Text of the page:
Apr 5, 2010

Jumps

Jumps are taught in a very specific order, that helps skaters build the skills and muscle memory they need as they become more complex. You'll see skaters practice the jumps in this order as well: Waltz jump, salchow, toe loop, loop, flip, lutz, axel (or axel lutz). Skaters will usually start with singles and then move up to the double, then the triple jumps when practicing. Even the top skaters generally start with a simple waltz jump.

But jump technique actually starts way ahead even of a waltz jump, with a simple bunny hop and the various half-jumps. So here's the tutorial:

The half jumps:
Bunny hop, is a simple forward take off and landing, off the toe of the gliding foot onto the toe of the free foot, which then pushes back to the original gliding foot. It's the first named jump taught. Leg action translates directly to axel entry, so it's important to get it right. Bunny hop is the scariest jump in skating, because, yikes two toe picks, both forward. You can also do a "double" bunny hop, essentially skipping on the ice. Bunny hop teaches skaters basic upper body movement, proper leg action in a jump, and how to rock to the toe pick for jump take offs.

Half flip, half toe walley, ballet jump, scissor or mazurka, half lutz are all 1/2 rotation versions of the full jumps (ballet jump has same entry as toe loop). The entries translate very directly to the full rotation versions, so proper entry technique on these is extremely important. These jumps are often used in footwork sequences (you're not allowed to do a full rotation jump in footwork).

Full rotation jumps
Of the full rotation jumps, only the lutz really goes 360 degrees. The others have slight pre-rotations on the take off (I'll get arguments about this on the flip). These pre-rotations are not "cheated," they are part of the jump technique. You can cheat an entry, but some jumps actually incorporate a small forward edge. You know you're good at jump ID when you can spot the difference.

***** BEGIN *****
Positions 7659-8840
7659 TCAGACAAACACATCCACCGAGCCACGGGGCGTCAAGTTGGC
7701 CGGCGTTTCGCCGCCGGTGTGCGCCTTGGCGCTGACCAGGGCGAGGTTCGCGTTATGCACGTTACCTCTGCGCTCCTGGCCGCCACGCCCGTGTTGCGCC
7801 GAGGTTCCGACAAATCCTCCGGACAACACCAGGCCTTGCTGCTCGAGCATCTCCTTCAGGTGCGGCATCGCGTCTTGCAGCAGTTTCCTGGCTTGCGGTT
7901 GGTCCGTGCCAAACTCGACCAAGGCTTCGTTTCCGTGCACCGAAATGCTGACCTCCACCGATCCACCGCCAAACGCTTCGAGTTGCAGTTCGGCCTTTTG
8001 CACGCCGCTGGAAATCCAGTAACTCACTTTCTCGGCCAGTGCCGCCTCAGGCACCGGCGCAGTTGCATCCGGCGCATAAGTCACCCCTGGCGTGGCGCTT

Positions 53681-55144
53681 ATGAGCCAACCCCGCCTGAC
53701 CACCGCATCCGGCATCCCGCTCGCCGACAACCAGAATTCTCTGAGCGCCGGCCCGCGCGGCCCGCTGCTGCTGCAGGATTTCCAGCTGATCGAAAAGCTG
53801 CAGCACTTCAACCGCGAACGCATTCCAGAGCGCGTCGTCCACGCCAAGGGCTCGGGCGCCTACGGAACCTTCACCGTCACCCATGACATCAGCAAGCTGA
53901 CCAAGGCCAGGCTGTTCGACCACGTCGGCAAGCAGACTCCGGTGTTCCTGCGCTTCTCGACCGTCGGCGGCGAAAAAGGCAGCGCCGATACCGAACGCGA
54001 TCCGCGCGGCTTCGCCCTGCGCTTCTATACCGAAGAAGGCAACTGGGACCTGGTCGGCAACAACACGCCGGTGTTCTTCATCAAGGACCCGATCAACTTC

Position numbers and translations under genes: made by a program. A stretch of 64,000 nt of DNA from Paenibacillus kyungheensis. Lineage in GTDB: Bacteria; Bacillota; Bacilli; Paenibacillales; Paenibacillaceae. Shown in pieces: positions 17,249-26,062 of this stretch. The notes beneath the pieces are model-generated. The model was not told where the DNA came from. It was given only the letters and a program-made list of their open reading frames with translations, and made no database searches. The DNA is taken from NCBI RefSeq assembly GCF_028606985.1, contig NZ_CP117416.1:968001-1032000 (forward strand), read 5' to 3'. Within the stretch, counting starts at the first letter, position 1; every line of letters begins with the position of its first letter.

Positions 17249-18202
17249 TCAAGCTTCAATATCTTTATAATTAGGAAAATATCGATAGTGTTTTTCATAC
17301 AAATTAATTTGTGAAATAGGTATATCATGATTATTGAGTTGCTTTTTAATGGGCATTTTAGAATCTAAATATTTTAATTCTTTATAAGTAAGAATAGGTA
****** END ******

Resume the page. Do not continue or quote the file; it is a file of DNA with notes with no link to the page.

But this also helps fellow travelers like parents understand why jumps are taught in a specific order. Generally, jumps are taught bunny hop, waltz jump, half jumps, salchow, toe loop, loop, flip, lutz, axel. No one teaches walleys or mazurkas anymore. Doubles are added in the same order. Each jump has slightly greater rotation than the one preceeding it. Lutzes, not axels, are considered the most difficult of all the jumps because the entry edge is the opposite rotational direction to the air rotation (known as a "counter" jump). The challenging part of the axel is the extra half-rotation, requiring both good timing and serious upper body strength.

There are a lot of jumps that haven't made it into the cannon so to speak. An inside axel (launches off the inside edge instead of the outside edge). Walleys and toe walleys (a counter jump off an inside edge). There's a wonderful jump variation off a flip-- 1 1/2 flip, which lands forwards. Split lutz-- full rotation with an aerial split in the middle. Many of these jumps are taught in the ISI curriculum, which is one of the reasons I really like ISI for high level skaters.